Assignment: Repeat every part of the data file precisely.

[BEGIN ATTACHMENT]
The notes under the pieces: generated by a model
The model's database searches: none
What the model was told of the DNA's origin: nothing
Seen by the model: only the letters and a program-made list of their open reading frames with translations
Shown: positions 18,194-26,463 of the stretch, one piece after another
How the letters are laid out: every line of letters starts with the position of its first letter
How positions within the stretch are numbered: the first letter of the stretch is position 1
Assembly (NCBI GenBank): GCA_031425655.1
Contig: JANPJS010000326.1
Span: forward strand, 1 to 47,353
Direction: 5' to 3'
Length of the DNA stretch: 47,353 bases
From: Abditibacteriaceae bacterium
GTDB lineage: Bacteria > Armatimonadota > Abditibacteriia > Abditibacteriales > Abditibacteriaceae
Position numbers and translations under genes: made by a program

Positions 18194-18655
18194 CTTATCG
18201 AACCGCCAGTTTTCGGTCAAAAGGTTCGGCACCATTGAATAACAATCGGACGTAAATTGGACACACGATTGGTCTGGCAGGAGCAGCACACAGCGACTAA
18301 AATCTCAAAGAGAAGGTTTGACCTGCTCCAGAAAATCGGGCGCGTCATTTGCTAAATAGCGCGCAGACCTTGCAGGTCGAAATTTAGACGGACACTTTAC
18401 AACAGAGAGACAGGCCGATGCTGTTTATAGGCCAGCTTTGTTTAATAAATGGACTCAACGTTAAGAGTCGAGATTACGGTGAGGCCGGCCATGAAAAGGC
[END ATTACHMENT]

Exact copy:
The notes under the pieces: generated by a model
The model's database searches: none
What the model was told of the DNA's origin: nothing
Seen by the model: only the letters and a program-made list of their open reading frames with translations
Shown: positions 18,194-26,463 of the stretch, one piece after another
How the letters are laid out: every line of letters starts with the position of its first letter
How positions within the stretch are numbered: the first letter of the stretch is position 1
Assembly (NCBI GenBank): GCA_031425655.1
Contig: JANPJS010000326.1
Span: forward strand, 1 to 47,353
Direction: 5' to 3'
Length of the DNA stretch: 47,353 bases
From: Abditibacteriaceae bacterium
GTDB lineage: Bacteria > Armatimonadota > Abditibacteriia > Abditibacteriales > Abditibacteriaceae
Position numbers and translations under genes: made by a program

Positions 18194-18655
18194 CTTATCG
18201 AACCGCCAGTTTTCGGTCAAAAGGTTCGGCACCATTGAATAACAATCGGACGTAAATTGGACACACGATTGGTCTGGCAGGAGCAGCACACAGCGACTAA
18301 AATCTCAAAGAGAAGGTTTGACCTGCTCCAGAAAATCGGGCGCGTCATTTGCTAAATAGCGCGCAGACCTTGCAGGTCGAAATTTAGACGGACACTTTAC
18401 AACAGAGAGACAGGCCGATGCTGTTTATAGGCCAGCTTTGTTTAATAAATGGACTCAACGTTAAGAGTCGAGATTACGGTGAGGCCGGCCATGAAAAGGC